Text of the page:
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Effects of Capital Flow Liberalization

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  • Tahsin Saadi Sedik
  • Tao Sun

Abstract

This paper analyzes the experiences of emerging market economies (EMEs) that have liberalized capital flows over the past 15 years with respect to macroeconomic performance and risks to financial stability. The results of the panel data regressions indicate that greater openness to capital flows is associated with higher growth, gross capital flows, and equity returns and with lower inflation and bank capital adequacy ratios. The effects vary depending on thresholds. As a potential application of these findings, the paper explores the possible effects of liberalization on China by applying the coefficients of explanatory variables to the corresponding variables of China in 2012–16.

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Bibliographic Info

Paper provided by International Monetary Fund in its series IMF Working Papers with number 12/275.

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Length: 27
Date of creation: 16 Nov 2012
Date of revision:
Handle: RePEc:imf:imfwpa:12/275

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Related research

Keywords: Capital flows; China; Emerging markets; Capital account liberalization; Capital flow liberalization; emerging market economies; dynamic panel data specification; simulations; capital adequacy; liberalization of capital flows; capital inflows; equity returns; capital adequacy ratios; capital outflows; capital markets; reer; capital movements; capital account convertibility; capital transactions; capital controls; net capital flows; openness to capital flows; border capital flows; real effective exchange rate; capital growth; speculative capital; equity prices; money laundering; inflation rate; short-term capital; real deposit rates; index options; capital accumulation; credit expansion;

References

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  1. Blundell, Richard & Bond, Stephen, 1998. "Initial conditions and moment restrictions in dynamic panel data models," Journal of Econometrics, Elsevier, Elsevier, vol. 87(1), pages 115-143, August.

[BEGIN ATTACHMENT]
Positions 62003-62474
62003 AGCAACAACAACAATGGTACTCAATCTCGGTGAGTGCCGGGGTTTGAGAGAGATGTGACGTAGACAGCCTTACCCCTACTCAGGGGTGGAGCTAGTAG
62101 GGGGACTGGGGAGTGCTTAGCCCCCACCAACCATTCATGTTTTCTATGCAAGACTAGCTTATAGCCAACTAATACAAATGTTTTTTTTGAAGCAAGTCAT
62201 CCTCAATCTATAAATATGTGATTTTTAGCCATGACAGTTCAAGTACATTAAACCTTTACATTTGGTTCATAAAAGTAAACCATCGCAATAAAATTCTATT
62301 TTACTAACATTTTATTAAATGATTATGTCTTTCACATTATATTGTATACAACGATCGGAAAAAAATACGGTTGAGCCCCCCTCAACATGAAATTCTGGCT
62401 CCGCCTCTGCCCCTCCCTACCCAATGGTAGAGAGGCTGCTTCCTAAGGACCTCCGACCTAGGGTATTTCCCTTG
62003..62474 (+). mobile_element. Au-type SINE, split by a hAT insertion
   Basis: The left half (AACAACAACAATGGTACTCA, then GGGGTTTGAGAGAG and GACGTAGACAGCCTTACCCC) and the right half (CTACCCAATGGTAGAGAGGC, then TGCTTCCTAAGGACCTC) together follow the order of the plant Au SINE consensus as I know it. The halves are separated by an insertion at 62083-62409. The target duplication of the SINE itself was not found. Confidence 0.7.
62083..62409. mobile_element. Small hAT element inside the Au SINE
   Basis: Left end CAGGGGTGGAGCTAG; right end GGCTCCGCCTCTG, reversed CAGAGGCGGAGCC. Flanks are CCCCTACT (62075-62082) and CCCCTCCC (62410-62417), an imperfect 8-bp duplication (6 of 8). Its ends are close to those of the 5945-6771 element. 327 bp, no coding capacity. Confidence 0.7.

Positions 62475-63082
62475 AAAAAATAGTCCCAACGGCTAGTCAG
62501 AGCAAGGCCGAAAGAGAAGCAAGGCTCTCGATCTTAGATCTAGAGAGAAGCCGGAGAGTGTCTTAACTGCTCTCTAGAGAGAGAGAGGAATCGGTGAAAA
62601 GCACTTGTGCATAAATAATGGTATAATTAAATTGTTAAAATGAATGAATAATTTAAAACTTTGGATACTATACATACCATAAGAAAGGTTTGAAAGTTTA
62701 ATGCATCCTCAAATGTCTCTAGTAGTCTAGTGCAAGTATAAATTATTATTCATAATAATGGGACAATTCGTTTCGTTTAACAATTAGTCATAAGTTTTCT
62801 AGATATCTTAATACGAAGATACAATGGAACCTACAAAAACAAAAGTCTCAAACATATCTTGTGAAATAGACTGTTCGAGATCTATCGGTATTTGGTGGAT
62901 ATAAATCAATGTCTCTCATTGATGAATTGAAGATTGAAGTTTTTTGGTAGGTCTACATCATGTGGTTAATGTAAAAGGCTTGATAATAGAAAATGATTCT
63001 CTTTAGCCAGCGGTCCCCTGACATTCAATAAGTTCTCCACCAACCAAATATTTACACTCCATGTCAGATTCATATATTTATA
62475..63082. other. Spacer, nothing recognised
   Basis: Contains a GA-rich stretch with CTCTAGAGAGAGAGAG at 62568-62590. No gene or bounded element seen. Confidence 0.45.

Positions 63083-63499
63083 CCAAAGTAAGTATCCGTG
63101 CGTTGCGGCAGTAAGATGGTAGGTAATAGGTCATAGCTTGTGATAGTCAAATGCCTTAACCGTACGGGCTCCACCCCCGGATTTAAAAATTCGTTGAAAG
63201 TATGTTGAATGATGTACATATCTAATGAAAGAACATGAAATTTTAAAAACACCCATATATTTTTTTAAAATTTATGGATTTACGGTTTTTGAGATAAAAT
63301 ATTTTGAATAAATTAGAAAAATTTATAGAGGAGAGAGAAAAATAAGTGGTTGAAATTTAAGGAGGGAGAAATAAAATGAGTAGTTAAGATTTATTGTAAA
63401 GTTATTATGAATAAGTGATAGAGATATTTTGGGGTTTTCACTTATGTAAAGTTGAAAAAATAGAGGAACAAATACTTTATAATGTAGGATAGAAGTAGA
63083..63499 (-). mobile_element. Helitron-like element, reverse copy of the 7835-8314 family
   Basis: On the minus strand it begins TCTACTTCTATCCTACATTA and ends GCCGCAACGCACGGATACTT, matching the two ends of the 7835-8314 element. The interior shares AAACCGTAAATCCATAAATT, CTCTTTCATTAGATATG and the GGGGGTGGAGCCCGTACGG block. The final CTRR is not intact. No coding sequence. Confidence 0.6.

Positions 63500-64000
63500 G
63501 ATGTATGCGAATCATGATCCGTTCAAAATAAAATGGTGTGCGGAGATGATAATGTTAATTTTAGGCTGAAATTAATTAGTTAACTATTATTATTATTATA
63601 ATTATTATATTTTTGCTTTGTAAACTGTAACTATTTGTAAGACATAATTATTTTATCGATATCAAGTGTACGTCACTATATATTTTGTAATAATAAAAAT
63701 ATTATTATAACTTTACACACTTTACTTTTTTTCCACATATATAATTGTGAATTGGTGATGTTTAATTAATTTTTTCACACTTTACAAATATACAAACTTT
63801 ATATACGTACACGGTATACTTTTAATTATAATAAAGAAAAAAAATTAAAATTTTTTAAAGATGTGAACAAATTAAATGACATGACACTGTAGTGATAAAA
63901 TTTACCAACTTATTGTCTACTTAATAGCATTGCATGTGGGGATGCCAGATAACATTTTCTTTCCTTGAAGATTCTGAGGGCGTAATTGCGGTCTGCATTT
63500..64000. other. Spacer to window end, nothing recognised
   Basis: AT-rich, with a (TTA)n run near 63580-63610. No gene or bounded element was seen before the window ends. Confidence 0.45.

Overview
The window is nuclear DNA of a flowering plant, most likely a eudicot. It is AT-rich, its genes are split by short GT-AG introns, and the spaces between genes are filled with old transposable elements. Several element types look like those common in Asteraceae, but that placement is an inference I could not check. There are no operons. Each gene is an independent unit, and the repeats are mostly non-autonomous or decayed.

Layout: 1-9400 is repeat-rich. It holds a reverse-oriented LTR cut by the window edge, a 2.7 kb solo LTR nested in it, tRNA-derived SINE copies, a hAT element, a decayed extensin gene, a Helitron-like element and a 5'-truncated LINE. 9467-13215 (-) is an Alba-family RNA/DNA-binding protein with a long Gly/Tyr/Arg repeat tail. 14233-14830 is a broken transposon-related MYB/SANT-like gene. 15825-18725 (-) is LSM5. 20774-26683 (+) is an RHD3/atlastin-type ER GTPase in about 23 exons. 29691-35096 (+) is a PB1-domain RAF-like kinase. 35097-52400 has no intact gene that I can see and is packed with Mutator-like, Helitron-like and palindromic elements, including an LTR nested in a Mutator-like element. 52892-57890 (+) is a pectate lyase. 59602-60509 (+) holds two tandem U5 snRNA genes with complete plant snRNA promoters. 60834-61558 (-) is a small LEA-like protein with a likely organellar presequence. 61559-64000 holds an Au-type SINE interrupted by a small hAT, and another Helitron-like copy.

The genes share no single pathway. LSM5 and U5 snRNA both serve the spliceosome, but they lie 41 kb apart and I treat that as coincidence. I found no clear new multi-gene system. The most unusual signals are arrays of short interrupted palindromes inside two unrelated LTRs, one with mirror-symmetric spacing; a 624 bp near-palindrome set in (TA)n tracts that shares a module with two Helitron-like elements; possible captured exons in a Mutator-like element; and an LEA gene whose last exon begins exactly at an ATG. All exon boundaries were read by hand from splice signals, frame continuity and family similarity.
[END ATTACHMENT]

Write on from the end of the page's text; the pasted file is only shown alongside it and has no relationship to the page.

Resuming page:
2. Henry, Peter B., 2007. "Capital Account Liberalization: Theory, Evidence, and Speculation," Research Papers, Stanford University, Graduate School of Business 1974, Stanford University, Graduate School of Business.
  3. Lane, Philip R. & Milesi-Ferretti, Gian Maria, 2007. "The external wealth of nations mark II: Revised and extended estimates of foreign assets and liabilities, 1970-2004," Journal of International Economics, Elsevier, Elsevier, vol. 73(2), pages 223-250, November.
  4. Baltagi, Badi H. & Demetriades, Panicos O. & Law, Siong Hook, 2009. "Financial development and openness: Evidence from panel data," Journal of Development Economics, Elsevier, Elsevier, vol. 89(2), pages 285-296, July.
  5. M Arellano & O Bover, 1990. "Another Look at the Instrumental Variable Estimation of Error-Components Models," CEP Discussion Papers, Centre for Economic Performance, LSE dp0007, Centre for Economic Performance, LSE.
  6. Martin Schindler, 2009. "Measuring Financial Integration: A New Data Set," IMF Staff Papers, Palgrave Macmillan, vol. 56(1), pages 222-238, April.
  7. Eichengreen, Barry & Gullapalli, Rachita & Panizza, Ugo, 2009. "Capital account liberalization, financial development and industry growth: a synthetic view," POLIS Working Papers, Institute of Public Policy and Public Choice - POLIS 128, Institute of Public Policy and Public Choice - POLIS.
  8. James Laurenceson & Kam Ki Tang, 2007. "Opening China's Capital Account: Modeling the Capital Flow Response," Journal of Chinese Economic and Business Studies, Taylor & Francis Journals, Taylor & Francis Journals, vol. 5(1), pages 1-18.
  9. Peter Henry, 2007. "Capital Account Liberalization: Theory, Evidence, and Speculation," Discussion Papers, Stanford Institute for Economic Policy Research 07-004, Stanford Institute for Economic Policy Research.
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